∙ In this issue, we have included a new Real Estate/Development column on page 12. This is to inform our readers about trends, new and proposed projects, and other related items impacting Ventura. I hope you find it informative.
∙ Spencer Noren, a Ventura parks and recreation commissioner, was removed by the City Council following an investigation into alleged harassment of city employees. The City Council unanimously voted to oust the commissioner for acting in an intimidating and threatening manner.
The city hired Fresno-based law firm Lozano Smith to conduct a six-month investigation into Noren’s actions. The probe, which included more than 10 interviews and a review of 30 documents, cost the city about $50,000, said Ventura City Attorney Andy Heglund. I’m not sure why the city needs to hire outside attorneys when we have our own legal department.
Perhaps this explains it: “It was important to the city that we retain an independent third party who would have experience in being able to conduct a fair process,” Heglund said Tuesday. “It was an expensive process but one well worth it given the circumstances.”
In November, the city received a formal employee complaint alleging that Noren acted in an intimidating and threatening manner toward city employees, according to a city staff report.
∙ The Ventura Land Trust has been awarded $7.2 million by the State of California to complete the acquisition and conservation of 1,645 acres of Ventura’s iconic hillsides, now called Mariano Rancho Preserve.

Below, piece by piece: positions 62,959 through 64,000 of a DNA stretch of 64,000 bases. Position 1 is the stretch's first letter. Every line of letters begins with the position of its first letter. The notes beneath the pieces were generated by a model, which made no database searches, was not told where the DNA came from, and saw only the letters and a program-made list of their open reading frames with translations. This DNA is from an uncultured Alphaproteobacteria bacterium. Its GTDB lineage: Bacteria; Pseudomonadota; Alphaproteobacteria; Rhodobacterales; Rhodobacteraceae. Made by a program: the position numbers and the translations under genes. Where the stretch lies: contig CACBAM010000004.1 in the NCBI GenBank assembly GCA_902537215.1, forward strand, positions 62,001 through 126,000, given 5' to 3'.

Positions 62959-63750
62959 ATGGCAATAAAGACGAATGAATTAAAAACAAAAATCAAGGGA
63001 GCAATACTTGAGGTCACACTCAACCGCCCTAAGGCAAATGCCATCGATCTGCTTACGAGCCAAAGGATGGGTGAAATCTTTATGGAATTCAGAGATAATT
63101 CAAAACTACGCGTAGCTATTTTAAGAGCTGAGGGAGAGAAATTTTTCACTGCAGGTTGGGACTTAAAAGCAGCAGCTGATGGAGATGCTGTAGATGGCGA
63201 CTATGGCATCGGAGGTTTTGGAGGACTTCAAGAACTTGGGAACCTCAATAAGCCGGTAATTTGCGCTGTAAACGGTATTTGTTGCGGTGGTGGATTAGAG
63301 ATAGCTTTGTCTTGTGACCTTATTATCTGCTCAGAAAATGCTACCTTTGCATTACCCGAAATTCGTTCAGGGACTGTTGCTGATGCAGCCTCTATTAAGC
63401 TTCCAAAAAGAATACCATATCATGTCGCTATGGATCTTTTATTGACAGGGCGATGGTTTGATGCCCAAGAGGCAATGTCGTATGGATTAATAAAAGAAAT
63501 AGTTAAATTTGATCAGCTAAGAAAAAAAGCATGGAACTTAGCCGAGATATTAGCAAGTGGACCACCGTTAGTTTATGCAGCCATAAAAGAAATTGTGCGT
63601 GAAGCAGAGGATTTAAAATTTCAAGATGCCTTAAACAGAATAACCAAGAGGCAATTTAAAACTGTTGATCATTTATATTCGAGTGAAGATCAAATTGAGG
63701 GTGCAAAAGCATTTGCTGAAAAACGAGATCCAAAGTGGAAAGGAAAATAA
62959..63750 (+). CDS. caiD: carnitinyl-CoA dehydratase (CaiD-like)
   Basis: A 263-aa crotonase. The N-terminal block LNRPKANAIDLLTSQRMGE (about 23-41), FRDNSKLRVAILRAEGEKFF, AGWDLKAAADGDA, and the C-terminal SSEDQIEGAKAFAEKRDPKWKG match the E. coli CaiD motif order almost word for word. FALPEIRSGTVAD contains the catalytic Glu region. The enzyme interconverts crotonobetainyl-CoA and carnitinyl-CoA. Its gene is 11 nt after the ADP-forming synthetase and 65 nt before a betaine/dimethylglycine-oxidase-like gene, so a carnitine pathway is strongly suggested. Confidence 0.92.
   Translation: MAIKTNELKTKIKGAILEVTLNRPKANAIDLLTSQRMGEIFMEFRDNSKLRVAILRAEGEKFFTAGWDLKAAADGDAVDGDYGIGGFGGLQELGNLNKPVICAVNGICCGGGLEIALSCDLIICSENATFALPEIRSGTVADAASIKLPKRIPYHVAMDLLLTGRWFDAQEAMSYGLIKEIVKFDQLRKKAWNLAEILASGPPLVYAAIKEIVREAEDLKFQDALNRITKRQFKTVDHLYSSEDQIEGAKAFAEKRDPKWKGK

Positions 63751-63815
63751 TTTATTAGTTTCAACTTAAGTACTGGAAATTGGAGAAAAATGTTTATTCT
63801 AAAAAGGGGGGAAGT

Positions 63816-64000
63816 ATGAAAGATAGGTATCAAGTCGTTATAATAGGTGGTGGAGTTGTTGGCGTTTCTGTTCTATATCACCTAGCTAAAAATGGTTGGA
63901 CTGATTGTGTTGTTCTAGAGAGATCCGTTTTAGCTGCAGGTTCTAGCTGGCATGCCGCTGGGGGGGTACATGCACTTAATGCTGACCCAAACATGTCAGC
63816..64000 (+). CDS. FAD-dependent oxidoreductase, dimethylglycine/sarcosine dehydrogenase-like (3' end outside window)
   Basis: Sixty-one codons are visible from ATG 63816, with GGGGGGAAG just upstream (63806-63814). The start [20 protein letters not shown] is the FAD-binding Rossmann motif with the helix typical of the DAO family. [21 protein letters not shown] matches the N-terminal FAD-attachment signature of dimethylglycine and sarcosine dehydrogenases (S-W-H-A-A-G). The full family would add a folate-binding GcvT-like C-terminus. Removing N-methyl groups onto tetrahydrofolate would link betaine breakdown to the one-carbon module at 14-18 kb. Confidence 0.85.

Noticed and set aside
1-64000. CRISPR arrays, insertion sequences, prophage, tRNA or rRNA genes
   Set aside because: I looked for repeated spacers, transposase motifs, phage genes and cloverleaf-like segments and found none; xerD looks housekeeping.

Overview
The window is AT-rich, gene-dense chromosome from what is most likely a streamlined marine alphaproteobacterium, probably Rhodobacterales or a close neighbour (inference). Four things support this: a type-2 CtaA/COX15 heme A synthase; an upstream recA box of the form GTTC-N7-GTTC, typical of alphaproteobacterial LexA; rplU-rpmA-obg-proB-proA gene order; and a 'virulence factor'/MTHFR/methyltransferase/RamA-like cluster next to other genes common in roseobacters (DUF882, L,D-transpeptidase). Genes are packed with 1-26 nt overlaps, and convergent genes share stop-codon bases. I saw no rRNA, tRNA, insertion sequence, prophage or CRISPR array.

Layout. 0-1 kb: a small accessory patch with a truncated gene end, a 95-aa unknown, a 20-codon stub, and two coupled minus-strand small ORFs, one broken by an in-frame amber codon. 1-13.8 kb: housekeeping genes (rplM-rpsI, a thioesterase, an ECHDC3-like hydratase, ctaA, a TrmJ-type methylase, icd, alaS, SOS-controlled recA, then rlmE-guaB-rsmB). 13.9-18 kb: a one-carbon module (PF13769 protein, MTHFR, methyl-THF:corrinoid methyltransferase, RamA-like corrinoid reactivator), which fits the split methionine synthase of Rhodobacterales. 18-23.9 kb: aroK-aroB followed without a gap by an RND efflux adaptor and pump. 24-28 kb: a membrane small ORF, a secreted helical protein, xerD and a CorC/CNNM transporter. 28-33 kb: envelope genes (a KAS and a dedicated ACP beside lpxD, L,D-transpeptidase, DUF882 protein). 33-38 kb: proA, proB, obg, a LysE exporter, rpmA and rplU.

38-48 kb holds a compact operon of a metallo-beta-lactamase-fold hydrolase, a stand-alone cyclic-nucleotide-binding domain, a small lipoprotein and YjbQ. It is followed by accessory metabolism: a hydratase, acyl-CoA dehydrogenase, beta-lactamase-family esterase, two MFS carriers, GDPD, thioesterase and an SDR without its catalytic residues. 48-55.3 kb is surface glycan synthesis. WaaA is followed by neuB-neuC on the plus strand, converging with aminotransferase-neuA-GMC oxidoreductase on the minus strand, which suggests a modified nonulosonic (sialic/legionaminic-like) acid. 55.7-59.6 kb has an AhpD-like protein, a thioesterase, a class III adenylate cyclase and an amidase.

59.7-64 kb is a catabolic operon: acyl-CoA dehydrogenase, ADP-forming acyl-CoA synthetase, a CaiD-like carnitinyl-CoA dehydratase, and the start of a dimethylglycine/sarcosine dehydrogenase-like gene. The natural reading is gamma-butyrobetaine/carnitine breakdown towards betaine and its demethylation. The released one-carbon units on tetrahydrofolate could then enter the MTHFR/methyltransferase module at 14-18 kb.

Mariano Rancho Preserve is situated in the hills north of Ventura. The eastern edge of the preserve includes the famous “Two Trees;” the preserve extends west to Ventura’s Grant Park and the Ventura Botanical Gardens. It provides views of the ocean and Channel Islands National Park, the mountains of Ojai and the Los Padres National Forest.
If you haven’t walked (hiked) the Harmon Canyon, also part of our treasured hillsides, you certainly should. Two minutes off of Foothill and you are in another beautiful world.
∙ The Supreme Court has agreed with a former high school football coach who prays at the 50-yard line after games ruling that his public prayers is free speech and free exercise of religion. Is this the beginning of the Supreme Court allowing a larger role for prayer and religion in public schools? I certainly hope not. This is happening even though the constitution mandates a strict separation of church and state.
The thought is that even if a coach has a team praying it is not mandated but a choice the athletes can independently make, as athletes do not have to kneel and pray. This is nonsense, as it would take a very brave high school, or even college or professional athlete to stand while the whole team prays, so I consider this to be mandatory and not arbitrary.
I know a constitution is important but also certainly needs an occasional re-writing or amending. It was written by only men over 200 years ago.
For instance, the Seventh Amendment from the Bill of Rights reads;